Mysterious Statues on Easter Island


Around 800 years ago, Easter Island’s colossal human-like statues were sculpted by the island’s early inhabitants. These statues have fueled decades worth of research to solve their mysteries: why were they created and how did they end up in their locations?

The statues, called moai, weigh up to 92 tons and have puzzled scientist in their search for answers about their properties, usage, and importance. Typically, these moai monuments are settled atop platforms called ahu where they are displayed near the coasts of the island. However, these complementary items did not always have a chance to pair up.

According to Carl Lipo, an anthropologist at Binghamton University, you can have ahu without moai and moai without ahu, especially along the roads on which the moai were being transported to the ahu; they just never successfully reached their destinations.

One major element scientists have always pondered lies in the understanding of how these massive monuments were transported. To test out possible methods of transportation, in 2012, Lipo and his fellow researcher, Terry Hunt from the University of Arizona, conducted an experiment which showed that moai could be moved with rope and just over a dozen people.

In their experiment with 18 people, they managed to move a ten-foot, five-ton moai a few hundred yards by using three durable ropes and implementing a rocking technique to shift the structure. To add on to the study, Lipo hypothesized last year that red hats weighing up to 13 tons were possibly added atop the statues using ropes to roll the mass up a ramp.

Today, Lipo’s study focuses on the mystery of why the statues exist in their specific positions and locations. A recent paper published by PLOS One suggests that statue placements were chosen based on the presence and availability of fresh water in the area.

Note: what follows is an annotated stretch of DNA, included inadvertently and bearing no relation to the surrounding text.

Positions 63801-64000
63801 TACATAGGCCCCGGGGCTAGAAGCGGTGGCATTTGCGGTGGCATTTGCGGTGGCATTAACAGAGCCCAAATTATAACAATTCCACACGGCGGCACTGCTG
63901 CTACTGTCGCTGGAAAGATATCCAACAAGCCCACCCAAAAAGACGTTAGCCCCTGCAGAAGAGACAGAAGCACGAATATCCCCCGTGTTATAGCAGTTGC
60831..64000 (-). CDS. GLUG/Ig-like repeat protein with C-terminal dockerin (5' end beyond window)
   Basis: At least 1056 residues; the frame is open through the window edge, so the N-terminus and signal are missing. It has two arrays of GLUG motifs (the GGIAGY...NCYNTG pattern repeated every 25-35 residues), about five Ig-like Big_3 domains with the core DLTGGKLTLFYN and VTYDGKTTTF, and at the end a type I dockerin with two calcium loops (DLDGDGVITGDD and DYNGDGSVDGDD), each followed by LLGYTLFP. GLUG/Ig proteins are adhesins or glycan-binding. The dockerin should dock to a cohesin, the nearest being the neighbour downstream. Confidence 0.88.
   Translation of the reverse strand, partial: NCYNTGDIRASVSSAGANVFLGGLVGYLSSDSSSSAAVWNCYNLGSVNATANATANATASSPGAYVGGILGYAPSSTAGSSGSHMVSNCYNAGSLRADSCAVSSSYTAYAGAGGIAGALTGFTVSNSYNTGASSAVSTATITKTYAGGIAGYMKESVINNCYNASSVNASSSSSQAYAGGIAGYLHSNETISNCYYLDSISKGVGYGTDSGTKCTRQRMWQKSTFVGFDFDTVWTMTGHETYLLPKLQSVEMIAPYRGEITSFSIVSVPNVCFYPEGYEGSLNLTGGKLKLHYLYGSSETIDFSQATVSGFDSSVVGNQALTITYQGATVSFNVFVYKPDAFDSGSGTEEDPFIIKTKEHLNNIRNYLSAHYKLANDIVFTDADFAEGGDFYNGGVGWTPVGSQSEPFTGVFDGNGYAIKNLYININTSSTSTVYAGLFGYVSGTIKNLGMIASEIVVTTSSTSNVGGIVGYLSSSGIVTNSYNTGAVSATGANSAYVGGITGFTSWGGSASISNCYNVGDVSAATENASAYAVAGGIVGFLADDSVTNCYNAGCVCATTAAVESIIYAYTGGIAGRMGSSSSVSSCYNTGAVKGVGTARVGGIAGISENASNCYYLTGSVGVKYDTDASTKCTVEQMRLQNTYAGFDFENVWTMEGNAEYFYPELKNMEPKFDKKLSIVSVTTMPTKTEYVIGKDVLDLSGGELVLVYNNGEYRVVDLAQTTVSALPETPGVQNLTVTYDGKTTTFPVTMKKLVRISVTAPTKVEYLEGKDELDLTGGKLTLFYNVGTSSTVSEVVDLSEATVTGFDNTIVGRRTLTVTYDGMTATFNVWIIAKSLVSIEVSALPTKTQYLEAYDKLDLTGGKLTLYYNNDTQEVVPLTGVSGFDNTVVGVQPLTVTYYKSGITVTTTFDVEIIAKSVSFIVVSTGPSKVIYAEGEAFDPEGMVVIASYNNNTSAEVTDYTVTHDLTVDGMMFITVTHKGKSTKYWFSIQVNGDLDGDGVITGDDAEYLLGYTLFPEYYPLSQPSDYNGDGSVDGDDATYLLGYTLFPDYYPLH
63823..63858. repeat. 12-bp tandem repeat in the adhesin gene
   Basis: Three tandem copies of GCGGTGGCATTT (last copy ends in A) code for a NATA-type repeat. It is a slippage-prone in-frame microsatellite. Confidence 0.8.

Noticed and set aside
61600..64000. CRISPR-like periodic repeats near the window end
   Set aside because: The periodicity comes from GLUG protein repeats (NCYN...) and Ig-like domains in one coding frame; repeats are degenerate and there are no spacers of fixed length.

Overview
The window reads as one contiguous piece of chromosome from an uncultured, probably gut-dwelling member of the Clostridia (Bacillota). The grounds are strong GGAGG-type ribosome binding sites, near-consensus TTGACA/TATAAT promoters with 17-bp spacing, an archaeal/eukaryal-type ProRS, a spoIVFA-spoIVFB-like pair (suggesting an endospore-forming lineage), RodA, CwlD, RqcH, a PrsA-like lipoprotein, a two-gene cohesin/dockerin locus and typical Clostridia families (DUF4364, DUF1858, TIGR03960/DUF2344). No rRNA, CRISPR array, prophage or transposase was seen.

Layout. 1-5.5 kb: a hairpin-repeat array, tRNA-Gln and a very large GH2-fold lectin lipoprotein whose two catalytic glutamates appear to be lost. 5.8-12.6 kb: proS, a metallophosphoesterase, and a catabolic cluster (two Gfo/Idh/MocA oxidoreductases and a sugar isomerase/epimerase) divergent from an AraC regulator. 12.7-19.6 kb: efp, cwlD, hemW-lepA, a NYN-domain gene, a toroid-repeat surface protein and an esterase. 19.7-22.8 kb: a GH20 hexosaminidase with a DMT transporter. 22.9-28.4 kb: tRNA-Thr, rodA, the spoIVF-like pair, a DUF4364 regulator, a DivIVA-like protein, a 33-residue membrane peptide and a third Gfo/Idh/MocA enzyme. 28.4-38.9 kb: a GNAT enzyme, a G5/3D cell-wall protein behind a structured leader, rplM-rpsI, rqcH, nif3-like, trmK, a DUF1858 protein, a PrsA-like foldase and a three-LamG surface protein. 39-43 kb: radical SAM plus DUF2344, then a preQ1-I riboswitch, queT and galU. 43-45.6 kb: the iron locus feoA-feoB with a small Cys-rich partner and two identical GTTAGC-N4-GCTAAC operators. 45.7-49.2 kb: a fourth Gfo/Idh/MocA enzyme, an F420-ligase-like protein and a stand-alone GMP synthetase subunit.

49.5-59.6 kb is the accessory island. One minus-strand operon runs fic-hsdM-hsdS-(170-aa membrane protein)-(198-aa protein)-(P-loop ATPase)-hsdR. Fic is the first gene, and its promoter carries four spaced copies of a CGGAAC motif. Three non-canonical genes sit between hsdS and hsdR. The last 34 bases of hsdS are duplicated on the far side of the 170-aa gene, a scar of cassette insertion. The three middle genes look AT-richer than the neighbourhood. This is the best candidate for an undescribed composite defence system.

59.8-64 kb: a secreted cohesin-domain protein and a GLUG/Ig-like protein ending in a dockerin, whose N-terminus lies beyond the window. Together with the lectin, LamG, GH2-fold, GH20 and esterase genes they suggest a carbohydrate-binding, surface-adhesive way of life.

This idea was proposed after the realization that the monuments exist in locations contrary to areas ideal for ahu and ritualistic practices. For instance, if the purpose of the structures were symbolic and honorary, one would assume these monuments would be displayed in higher regions for greater public view. However, this is far from reality; the sculptures congregate near coasts in sporadic groups making it clear that the early islanders had other reasons for their selected sculpture placements.

On Easter Island, fresh water is an incredibly scarce and valued resource. During his time on the island, Lipo examined how fresh water might impact settlement as he discovered a correlation between these factors during a previous study in Hawaii. At that time, he found that the volcanic islands of Hawaii demonstrate a peculiar feature where fresh water enters oceans by traveling through volcanic tubes. Local Hawaiians like fishermen in the area are aware of this phenomenon. Using this information, Lipo and his graduate student co-author, Tonya Broadman, decided to see if the same features played out on the Easter Islands: they did.

“At low tide, when the saltwater’s down, fresh water pours right out at the coast,” he stated. With additional investigation into the island’s historical European settlements, Lipo confirmed the same phenomenon occurred during the time early islanders were present.

To continue the investigation, Lipo and Broadman pinpointed and mapped locations of fresh water sources across the island. With this mapping and quantitative spatial modeling, they discovered that these freshwater locations also had ahu.

“The freshwater location is the strongest component of determining the location of ahu and moai, more so than any of the other factors,” based on data analysis. For decades, researchers have hypothesized about the relationship between natural resources and the ahu or moai constructions. However, this has been the first time data has been collected to quantitatively support the relationship.

Lipo and his crew of researchers plan to revisit Easter Island in May to collect more data and further study the construction of ahu and moai. “We may never get an [definitive] answer because people had a lot of reasons for making statues”. However, the understanding of Easter Island and its statues will create an archive knowledge about its early inhabitants and their ways of life.

[Source: arstechnica.com]

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